42120-ecclesiastes.400w.tn_

Ecclesiastes 6

Luke 12. 13-21

Kenneth Bailey, who has written many books on the New Testament and the teachings of Jesus, with great insight into life in the Middle East, having lived there for decades, has opened my eyes into understanding a clear interconnection between the Old and New Testaments.  All the parables and teachings of Jesus have roots in the Scriptures of the Hebrews.  Jesus didn’t create new stories but rather capitalized and expanded on what was already known by His audience, the lost sheep of Israel.

Ecclesiastes 6 continues with a theme started in chapter 5 about the folly of the pursuit of riches.  In chapter 6 he talks about those who pursue wealth to the point of not even being able to spend it all.  Such is the futility of riches, when a man has joy only in the pursuit of a goal and never in the goal itself.  In other words, this one could be living a spartan lifestyle  himself, while investing everything back into the business he has started, and never relaxes his pursuit of wealth.

Luke 12. 13 – 21 Jesus revisits this wisdom in the parable of the rich man who had a bumper crop one year and didn’t have any more storage space for it.  Understand here that the man in this story was already wealthy.  He didn’t need more, yet that was his pursuit, enough is never enough to many like him.   It’s been suggested by writers in the past, Augustine of North Africa, that he could have stored his crops in the ” bellies of the poor,” or sold that grain and given the proceeds to those in need, yet that didn’t occur to him either.  He chose to tear down his barns and build bigger ones, saying, “then I will be satisfied.”  Yet we all know that he would not be satisfied even with that.

In verse 17 we find this man reasoning with himself,  he has isolated himself from all others, as Isaiah 5.8 says will happen in the pursuit of wealth. The rich man trusts no one’s counsel but his own.  In the Middle East culture even the smallest decisions are debated endlessly amongst the men of a community.  They might reason with each other all day on the purchase of a cart, rather than the wisdom of repairing the old one.  Pro’s and con’s are revealed and debated by all present, and all options are considered before a decision is reached.  Yet this man in the parable has no one to reason with, in his selfish pursuit, by his own choice, which is another weakness of the pursuit of wealth.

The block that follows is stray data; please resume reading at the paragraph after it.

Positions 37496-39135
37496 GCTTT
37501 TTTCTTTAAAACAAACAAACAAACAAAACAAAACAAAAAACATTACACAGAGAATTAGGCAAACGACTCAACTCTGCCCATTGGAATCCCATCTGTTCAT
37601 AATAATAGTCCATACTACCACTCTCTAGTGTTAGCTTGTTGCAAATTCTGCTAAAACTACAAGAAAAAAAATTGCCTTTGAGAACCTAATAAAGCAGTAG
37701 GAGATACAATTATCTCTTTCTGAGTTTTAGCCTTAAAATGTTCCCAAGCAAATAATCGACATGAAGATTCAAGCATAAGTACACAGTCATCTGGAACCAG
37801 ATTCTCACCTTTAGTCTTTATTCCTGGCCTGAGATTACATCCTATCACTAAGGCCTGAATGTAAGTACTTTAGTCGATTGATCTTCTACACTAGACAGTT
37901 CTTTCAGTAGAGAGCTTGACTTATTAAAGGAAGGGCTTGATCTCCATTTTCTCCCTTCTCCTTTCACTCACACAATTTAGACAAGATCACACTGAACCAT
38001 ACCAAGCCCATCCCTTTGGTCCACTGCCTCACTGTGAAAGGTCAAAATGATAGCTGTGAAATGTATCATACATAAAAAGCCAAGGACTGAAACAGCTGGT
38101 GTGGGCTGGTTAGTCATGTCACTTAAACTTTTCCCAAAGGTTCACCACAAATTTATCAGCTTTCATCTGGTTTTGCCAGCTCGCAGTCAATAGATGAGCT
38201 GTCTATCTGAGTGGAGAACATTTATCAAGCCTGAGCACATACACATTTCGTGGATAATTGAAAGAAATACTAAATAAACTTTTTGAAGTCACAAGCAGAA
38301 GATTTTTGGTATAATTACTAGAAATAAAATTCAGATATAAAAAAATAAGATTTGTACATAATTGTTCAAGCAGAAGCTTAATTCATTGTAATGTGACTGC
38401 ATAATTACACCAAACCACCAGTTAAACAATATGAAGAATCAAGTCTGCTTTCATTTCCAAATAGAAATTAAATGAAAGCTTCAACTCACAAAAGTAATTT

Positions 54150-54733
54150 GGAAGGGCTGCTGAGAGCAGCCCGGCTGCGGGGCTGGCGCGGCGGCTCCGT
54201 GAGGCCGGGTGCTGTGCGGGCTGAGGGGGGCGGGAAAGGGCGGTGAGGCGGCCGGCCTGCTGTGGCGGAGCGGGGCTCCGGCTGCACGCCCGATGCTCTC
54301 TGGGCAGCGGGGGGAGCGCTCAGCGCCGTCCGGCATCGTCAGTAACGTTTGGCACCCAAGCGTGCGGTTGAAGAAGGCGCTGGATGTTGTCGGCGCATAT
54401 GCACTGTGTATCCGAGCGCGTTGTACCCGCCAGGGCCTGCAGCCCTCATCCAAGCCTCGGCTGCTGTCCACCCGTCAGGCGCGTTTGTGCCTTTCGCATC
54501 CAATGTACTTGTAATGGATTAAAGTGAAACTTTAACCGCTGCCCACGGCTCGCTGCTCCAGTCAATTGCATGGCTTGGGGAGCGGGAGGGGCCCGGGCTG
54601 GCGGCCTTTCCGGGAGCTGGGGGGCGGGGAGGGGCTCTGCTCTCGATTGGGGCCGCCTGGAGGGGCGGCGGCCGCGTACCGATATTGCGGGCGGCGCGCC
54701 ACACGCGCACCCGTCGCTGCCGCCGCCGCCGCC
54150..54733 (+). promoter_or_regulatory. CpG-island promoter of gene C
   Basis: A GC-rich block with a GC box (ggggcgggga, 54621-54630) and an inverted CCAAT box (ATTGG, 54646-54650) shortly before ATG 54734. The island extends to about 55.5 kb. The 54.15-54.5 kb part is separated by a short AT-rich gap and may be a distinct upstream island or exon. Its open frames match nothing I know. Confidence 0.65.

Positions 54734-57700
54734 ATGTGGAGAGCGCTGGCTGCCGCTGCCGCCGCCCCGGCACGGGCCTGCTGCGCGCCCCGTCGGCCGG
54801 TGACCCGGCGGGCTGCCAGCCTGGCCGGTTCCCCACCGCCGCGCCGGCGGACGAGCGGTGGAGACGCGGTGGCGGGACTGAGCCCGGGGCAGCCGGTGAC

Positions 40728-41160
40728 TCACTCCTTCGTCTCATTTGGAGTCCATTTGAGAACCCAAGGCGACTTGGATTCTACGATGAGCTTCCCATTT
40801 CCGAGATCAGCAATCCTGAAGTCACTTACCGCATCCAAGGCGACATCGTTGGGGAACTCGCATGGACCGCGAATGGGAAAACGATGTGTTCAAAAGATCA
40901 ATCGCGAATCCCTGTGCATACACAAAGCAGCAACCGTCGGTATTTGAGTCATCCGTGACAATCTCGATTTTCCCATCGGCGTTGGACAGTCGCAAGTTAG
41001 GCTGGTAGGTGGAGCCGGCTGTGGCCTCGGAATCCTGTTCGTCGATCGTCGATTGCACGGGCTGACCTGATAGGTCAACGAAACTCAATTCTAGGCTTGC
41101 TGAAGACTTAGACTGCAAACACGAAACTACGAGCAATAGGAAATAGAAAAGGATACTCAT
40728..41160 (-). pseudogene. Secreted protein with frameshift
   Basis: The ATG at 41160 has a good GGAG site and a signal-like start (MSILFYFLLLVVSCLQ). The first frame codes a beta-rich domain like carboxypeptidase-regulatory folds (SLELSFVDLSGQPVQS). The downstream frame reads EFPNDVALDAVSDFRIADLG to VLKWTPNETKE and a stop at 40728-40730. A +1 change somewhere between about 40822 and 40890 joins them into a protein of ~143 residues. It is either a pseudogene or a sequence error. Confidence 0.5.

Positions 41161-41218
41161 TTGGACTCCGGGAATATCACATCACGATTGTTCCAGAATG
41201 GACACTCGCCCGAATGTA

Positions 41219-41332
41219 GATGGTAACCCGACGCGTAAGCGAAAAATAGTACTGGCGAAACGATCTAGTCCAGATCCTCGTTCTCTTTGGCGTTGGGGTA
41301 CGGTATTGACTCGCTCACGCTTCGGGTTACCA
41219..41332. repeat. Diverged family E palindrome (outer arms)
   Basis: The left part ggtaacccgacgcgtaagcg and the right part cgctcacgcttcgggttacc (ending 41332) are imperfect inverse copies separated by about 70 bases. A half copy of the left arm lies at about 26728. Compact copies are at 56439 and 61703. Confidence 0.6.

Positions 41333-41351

Now Jesus starts to reveal the vanity of this train of thought in the rich man.  What if God were to require your life in your vain pursuits.  If your life is taken unexpectedly, and you are an isolated “Scrooge like” person, where will your wealth go?  Jesus says someone else will spend it, and they might be a fool with it.  (Usually when wealth comes unearned to someone, it is squandered, like so many state lottery winners.)

We are to be wise with the resources that God gives us, we are to work hard, enjoy the result of our labor, and be generous to the needy.  Those who teach us the scriptures, and pastor us, are well worth their hire, and should be amply compensated.  The missionaries that are doing what God has called them to do should not be forgotten, but also rewarded for the good work they do. The poor and homeless should also be remembered, many are there by their own doings, but nonetheless they need help.  And many homeless are victims of evil done to them, through divorce, lawsuits, poor decisions, and evil trickery.  We are not to judge, that is entirely up to God, we are to give generously.

If God has blessed you, and He has, you should also bless others.  Not out of the excess of your gain, but out of the first fruits.  Malachi 3.10 ” Bring the whole tithe into the storehouse, so that there might be food in My house, and test Me now in this,” says Jehovah, ” if I will not open for you the windows of heaven and pour out for you a blessing until it overflows.”

Karl